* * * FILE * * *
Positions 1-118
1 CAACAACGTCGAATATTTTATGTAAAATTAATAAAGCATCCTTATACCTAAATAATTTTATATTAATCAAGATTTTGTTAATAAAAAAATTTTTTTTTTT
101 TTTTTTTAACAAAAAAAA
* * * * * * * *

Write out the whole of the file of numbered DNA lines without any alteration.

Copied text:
Positions 1-118
1 CAACAACGTCGAATATTTTATGTAAAATTAATAAAGCATCCTTATACCTAAATAATTTTATATTAATCAAGATTTTGTTAATAAAAAAATTTTTTTTTTT
101 TTTTTTTAACAAAAAAAA